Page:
Wednesday, 15 January 2020

Cockpit Deck | Making The Panels

I started work on the cockpit deck by applying the first coat of clear resin to the port and starboard panels. Here is the port panel curing in the workshop.



A test fit in the hull revealed that some excess needed to be trimmed from the outboard edges to get a clean fit along the sides of the footwell and the centre board case. Here you can see that the panels overlap on top of the centre board case, because they are a little too wide.



I used a piece of scrap ply to scribe a fair line around the edge of the port panel, as here.



I then trimmed off the excess with the block plane and retested the fit.

It was at this point I realised I had made an oversight. If you look at the above photo of the two panels in place you will see that the footwell sides are not installed. Having them fitted would add the thickness of the footwell sides to the width of each deck panel, so I was potentially removing too much material.

Fortunately I saw this in time and dry fitted the footwell sides with temporary screws to finish trimming the deck to size.

I also fixed the deck panels in place with a couple of temporary screws for the final fitting, just to be sure that everything lined up nicely, as here.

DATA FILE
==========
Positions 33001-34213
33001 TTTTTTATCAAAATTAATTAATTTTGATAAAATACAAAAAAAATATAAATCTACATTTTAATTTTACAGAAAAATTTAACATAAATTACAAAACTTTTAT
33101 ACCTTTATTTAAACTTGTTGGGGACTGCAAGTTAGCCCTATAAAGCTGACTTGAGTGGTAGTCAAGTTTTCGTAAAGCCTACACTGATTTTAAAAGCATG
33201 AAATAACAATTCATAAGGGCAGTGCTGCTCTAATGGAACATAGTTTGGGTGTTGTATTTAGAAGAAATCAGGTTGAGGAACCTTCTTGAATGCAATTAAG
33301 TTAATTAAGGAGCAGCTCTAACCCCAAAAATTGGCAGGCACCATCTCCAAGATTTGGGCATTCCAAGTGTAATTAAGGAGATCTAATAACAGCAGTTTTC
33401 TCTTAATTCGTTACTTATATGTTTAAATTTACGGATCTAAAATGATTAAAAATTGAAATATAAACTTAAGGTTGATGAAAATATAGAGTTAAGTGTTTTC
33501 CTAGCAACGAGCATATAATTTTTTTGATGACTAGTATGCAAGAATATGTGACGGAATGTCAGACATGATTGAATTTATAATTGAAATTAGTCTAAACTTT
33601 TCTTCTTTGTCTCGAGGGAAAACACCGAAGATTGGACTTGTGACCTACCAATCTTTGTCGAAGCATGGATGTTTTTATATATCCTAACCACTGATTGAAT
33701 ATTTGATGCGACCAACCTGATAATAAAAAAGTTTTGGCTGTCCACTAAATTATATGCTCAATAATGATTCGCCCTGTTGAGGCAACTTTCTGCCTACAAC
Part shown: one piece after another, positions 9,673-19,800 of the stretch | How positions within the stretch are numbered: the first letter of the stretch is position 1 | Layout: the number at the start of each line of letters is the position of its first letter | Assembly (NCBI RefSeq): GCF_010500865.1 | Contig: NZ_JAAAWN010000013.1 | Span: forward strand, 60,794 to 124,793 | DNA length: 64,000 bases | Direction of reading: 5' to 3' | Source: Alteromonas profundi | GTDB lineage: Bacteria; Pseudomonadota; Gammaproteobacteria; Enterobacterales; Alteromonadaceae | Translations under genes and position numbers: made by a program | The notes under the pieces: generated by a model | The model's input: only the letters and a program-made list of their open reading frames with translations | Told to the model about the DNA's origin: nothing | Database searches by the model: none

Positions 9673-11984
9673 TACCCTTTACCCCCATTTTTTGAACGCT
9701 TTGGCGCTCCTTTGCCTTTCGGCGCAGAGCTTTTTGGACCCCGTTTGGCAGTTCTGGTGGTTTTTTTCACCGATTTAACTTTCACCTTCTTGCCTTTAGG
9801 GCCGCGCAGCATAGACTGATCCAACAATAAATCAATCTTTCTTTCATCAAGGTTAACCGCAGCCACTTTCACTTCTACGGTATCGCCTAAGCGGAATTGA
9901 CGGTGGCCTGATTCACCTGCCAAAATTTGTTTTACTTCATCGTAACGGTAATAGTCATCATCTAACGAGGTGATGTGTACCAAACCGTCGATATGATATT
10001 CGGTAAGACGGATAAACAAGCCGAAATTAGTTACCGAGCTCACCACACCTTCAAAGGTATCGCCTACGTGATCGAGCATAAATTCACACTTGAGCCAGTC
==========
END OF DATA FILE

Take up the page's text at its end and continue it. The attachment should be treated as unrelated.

This also held the deck firmly in place for marking in the location of the deck frames and centre board case for drilling for the multitude of temporary screws required when gluing it in place.

This is easily done in the cabin area by scribing a pencil line around the cleats from underneath the deck, but the location of the cleats in the inaccessible stern compartment has to be extrapolated on the bench.

Here is the port panel marked up, ready to drill screw holes.



Screw  holes were drilled along all the cleat locations at six inch intervals with a sharp twist bit.



I then started to sand both panels and found that the surface was still too soft. It just gummed up the grit.

I don't know why this was the case. The panels had been in the house curing in the warmth for ages, so they should have been hard enough for sanding.

However, this has happened before and I have given up pondering the vagaries of epoxy resin behaviour.

I know how to fix the problem now and it is very straightforward. The Bahco scraper is deployed with a new blade, and it makes short work of removing the soft top layer. Like this.



This revealed the hardened resin underneath which was easily sanded to a P80 finish, as here.



A second coat of clear resin was then applied and again sanded to a P80 finish. There was no problem with curing this time.

Then the third and final coat was applied, and when cured both panels were sanded through the grits to a P220 finish, nice and smooth and ready for paint.


The panels were then set aside, ready to be installed when the time comes.

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